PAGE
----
NewYork-Presbyterian Hospital, based in New York City, is the nation's largest not-for-profit, non-sectarian hospital, with 2,242 beds. The Hospital has nearly a million patient visits in a year, including more than 220,000 visits to its emergency departments — more than any other area hospital. NewYork-Presbyterian provides state-of-the-art inpatient, ambulatory and preventive care in all areas of medicine at five major centers: NewYork-Presbyterian Hospital/Weill Cornell Medical Center, NewYork-Presbyterian Hospital/Columbia University Medical Center, Morgan Stanley Children's Hospital of NewYork-Presbyterian, NewYork-Presbyterian Hospital/Allen Pavilion and NewYork-Presbyterian Hospital/Westchester Division. One of the largest and most comprehensive health-care institutions in the world, the Hospital is committed to excellence in patient care, research, education and community service. It ranks sixth in U.S.News & World Report's guide to "America's Best Hospitals," ranks first on New York magazine's "Best Hospitals" survey, has the greatest number of physicians listed in New York magazine's "Best Doctors" issue, and is included among Solucient's top 15 major teaching hospitals. The Hospital's mortality rates are among the lowest for heart attack and heart failure in the country, according to a 2007 U.S. Department of Health and Human Services (HHS) report card. The Hospital has academic affiliations with two of the nation's leading medical colleges: Weill Cornell Medical College and Columbia University College of Physicians and Surgeons.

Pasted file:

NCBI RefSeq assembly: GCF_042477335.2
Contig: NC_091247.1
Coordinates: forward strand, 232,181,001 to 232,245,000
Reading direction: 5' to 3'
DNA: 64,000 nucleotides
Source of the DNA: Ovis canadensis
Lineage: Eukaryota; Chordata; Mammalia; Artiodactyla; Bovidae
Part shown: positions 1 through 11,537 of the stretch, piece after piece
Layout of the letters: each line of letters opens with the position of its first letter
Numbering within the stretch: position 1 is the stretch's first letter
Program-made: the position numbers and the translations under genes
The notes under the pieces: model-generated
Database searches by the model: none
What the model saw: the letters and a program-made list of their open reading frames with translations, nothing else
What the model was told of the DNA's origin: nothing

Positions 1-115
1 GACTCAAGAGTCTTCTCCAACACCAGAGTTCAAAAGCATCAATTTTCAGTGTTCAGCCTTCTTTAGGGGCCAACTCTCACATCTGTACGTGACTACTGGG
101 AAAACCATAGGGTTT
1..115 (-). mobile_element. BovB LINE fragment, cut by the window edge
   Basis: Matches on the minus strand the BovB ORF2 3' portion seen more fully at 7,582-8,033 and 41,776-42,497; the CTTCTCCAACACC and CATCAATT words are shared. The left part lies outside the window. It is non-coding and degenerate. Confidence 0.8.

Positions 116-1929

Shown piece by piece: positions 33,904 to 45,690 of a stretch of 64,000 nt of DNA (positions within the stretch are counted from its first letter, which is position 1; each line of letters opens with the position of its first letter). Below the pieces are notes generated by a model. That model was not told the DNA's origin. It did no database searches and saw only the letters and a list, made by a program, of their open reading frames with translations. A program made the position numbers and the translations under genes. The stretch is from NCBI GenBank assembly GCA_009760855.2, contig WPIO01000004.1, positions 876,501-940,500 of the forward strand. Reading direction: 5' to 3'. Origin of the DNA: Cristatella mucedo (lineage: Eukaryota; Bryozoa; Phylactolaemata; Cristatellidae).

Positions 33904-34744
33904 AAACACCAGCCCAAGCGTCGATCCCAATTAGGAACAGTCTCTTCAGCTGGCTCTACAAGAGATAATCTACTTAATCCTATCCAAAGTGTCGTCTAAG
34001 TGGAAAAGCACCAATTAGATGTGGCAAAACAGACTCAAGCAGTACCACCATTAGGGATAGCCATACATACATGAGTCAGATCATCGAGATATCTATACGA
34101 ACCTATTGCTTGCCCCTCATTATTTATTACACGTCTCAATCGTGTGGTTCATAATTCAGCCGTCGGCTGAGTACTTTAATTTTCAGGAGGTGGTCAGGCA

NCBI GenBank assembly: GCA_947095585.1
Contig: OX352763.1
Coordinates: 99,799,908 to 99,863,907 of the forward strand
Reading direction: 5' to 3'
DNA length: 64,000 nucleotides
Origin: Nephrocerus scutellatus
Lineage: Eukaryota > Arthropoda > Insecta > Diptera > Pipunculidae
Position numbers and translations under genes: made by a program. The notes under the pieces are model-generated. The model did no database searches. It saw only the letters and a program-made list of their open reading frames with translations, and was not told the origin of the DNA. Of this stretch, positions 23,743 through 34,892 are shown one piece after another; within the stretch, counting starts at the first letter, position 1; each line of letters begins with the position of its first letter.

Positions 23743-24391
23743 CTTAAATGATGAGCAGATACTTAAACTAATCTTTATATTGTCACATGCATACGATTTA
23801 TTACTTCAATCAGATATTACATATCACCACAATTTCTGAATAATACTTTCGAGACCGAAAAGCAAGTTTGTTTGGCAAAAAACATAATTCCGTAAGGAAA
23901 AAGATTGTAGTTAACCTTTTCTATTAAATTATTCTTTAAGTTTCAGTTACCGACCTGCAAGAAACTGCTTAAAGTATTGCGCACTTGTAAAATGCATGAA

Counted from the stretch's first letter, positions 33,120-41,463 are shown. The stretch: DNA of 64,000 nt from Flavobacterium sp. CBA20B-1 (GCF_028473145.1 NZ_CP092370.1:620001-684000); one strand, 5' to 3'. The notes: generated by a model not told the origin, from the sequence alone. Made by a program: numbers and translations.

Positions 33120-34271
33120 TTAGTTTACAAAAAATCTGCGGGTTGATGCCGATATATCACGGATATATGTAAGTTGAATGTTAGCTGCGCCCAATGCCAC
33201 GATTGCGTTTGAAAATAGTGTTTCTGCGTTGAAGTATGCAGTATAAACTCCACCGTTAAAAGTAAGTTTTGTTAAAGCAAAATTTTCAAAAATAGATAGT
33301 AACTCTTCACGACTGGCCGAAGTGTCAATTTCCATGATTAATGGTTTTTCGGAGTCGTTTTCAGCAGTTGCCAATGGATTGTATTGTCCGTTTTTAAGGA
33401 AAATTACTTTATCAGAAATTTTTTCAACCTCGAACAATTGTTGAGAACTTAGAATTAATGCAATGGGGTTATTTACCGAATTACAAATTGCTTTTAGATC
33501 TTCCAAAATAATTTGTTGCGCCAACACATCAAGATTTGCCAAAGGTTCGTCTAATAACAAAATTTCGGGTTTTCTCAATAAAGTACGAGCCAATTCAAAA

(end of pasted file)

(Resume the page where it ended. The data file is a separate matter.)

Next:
Contact

Belinda Mager
Phone: (212) 305-5587.
bem9048@nyp.org